Trip to Granada, part 2

We have slept well at Hotel Anacapri and wake up rested to the sun shining from a clear blue sky outside the window. First hotel breakfast awaits, then an intense day awaits in Granada. After breakfast, we head to the Albacain district, which has been a UNESCO World Heritage Site since 1994. Albacain dates back to Roman times, it’s a cool feeling to feel the wings of history in these ancient Spanish cities.

Albacain was originally a city of its own, which together with some other ancient cities grew together and formed Granada. It is located on a hill and we go there along the almost drained river that flows through Granada and then up all the slopes.

Like so many other visitors, we end up in the square at Albacain, just outside the city wall. From there you have a wonderful view of the Alhambra, Granada, and the highest peaks of the Sierra Nevada around 20 kilometers away.

Within the old city walls that surround Albacain, there are winding narrow alleys and some open spaces where there are eateries and cafes. The district is definitely not adapted to car traffic, yet we see cars in the most inaccessible places and it is difficult to understand how the cars got there.

There will be no coffee here, we have already located the place we are going to have coffee, a restaurant just outside Albacain near the lookout point on the slope towards the Alhambra, where it is sunny and with a nice view over Granada. We are lucky, there is a table available at the railing towards the slope and it will be a little more than just coffee, we will not have time to eat anything until late tonight. So it will be both a pre-drink and a light lunch before the coffee.

They have a nice but cold toilet with a window just above the toilet. The window faces the place where people are waiting for it to become vacant. This is how you sit down and pee, even if you are a man!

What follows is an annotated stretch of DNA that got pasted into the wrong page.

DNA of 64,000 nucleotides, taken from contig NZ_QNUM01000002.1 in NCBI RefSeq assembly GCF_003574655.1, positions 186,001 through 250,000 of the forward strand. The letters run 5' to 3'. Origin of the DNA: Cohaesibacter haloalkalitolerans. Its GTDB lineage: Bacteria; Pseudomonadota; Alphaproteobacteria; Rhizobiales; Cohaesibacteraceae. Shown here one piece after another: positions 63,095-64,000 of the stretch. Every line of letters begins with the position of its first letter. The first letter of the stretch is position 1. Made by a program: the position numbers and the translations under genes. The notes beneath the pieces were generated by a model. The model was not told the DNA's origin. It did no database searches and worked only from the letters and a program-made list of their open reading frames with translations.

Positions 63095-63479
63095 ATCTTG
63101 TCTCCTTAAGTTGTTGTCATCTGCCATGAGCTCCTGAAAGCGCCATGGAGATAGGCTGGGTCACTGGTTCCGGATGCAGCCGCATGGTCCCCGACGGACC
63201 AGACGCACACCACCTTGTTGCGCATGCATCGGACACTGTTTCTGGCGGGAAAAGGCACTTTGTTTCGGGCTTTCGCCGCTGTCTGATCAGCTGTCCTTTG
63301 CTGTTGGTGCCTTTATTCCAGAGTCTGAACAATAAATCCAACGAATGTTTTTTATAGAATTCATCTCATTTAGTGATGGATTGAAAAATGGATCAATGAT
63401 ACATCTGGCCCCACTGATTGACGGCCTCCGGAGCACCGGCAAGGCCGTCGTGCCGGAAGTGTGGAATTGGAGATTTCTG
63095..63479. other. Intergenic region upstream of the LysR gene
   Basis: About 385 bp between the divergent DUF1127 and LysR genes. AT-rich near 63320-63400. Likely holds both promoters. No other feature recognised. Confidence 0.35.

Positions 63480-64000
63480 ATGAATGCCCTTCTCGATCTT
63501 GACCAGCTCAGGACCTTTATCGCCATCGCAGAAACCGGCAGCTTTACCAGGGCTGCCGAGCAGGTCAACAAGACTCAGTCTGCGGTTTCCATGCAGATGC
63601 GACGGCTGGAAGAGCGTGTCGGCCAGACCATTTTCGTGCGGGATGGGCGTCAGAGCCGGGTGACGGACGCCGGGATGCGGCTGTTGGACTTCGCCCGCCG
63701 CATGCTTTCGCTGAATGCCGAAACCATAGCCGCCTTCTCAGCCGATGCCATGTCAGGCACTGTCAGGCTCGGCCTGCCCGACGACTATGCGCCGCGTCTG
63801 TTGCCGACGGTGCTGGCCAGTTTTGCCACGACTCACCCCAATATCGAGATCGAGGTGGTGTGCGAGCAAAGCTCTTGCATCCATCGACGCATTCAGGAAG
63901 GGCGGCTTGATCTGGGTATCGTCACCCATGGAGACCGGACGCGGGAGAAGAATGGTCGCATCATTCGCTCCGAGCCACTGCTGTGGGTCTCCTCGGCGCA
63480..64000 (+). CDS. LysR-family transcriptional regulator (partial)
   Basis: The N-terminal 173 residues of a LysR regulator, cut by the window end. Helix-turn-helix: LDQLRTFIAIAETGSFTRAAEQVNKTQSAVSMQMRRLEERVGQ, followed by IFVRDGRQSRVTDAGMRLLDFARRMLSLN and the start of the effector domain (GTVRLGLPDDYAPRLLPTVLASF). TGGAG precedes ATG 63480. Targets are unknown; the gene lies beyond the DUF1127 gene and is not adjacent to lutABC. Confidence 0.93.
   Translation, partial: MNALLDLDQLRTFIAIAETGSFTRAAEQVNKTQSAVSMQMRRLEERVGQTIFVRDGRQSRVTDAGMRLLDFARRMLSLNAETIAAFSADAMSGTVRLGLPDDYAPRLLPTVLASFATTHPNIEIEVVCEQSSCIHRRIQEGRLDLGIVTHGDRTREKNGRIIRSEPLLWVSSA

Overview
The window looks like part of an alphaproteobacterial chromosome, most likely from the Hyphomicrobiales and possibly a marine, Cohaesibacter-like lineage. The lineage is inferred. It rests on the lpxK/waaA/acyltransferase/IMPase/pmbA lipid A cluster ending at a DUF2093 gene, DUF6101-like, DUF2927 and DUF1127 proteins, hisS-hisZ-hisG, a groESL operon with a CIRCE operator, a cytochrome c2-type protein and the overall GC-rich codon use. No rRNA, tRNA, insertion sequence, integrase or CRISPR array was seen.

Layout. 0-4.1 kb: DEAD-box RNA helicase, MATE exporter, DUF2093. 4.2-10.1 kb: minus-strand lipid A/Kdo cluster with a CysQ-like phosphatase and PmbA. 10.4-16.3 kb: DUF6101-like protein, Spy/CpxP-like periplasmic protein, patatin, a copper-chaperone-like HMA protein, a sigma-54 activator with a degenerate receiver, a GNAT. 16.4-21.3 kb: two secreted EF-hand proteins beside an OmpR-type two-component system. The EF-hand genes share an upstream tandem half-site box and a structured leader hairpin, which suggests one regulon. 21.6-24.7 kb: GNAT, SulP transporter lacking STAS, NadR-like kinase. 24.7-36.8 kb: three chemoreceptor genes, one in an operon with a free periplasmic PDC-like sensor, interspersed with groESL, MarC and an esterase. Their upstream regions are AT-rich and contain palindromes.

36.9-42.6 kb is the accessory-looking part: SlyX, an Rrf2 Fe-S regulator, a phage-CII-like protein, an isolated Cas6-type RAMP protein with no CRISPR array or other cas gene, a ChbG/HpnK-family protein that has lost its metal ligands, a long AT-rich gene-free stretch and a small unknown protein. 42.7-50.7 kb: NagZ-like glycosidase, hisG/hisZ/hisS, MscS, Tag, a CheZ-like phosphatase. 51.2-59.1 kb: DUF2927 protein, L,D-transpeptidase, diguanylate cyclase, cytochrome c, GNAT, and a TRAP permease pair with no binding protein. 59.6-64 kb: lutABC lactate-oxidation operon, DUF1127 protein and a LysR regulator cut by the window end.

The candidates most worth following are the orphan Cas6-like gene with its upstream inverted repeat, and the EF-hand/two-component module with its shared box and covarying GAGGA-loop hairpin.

It is an old Moorish palace that began being built in the 13th century and was completed 200 years later. In the late 15th century, when Christians recaptured Spain, it became the royal palace of King Ferdinand and Queen Isabella I. It was here that Christopher Columbus received a royal award for his discoveries.

To get to the Alhambra, we have a 20-minute brisk walk, first down to the river and then up just as high on the other side. We barely have time and Carina still feels tired from the fact that we were sick about 7 weeks ago. Wondering what we’ve been through.

Finally, we are there, just in time to meet up with the guide, but we have to wait 15 minutes before the group is gathered. So we did not have to go out as we did.

To visit Alhambra you must first book an appointment and you need a passport to do that. We had been advised to book well in advance. The first time we had planned to go here, there were no tickets and we had to rebook the car and hotel for when it was time to visit the Alhambra.

Tickets and passports are needed to be admitted to the various palaces inside the area. We had a guided tour and it cost 35 euros per person. The trip took about 3 hours and involves a 3 km long walk. At the end of the tour, we were quite tired and rather fed up watching all the amazing buildings and parks. Now we longed to sit down at a small cozy Spanish tapas bar and have a glass of wine and some tapas.

After being there, we understand that you need to book a time for a visit, they have about 7,000 visitors per day now in low season, that is about 800 per hour. There were always several groups in the same part of the palace, so in some areas, it got quite crowded and it was difficult to take photos without other people on the pictures.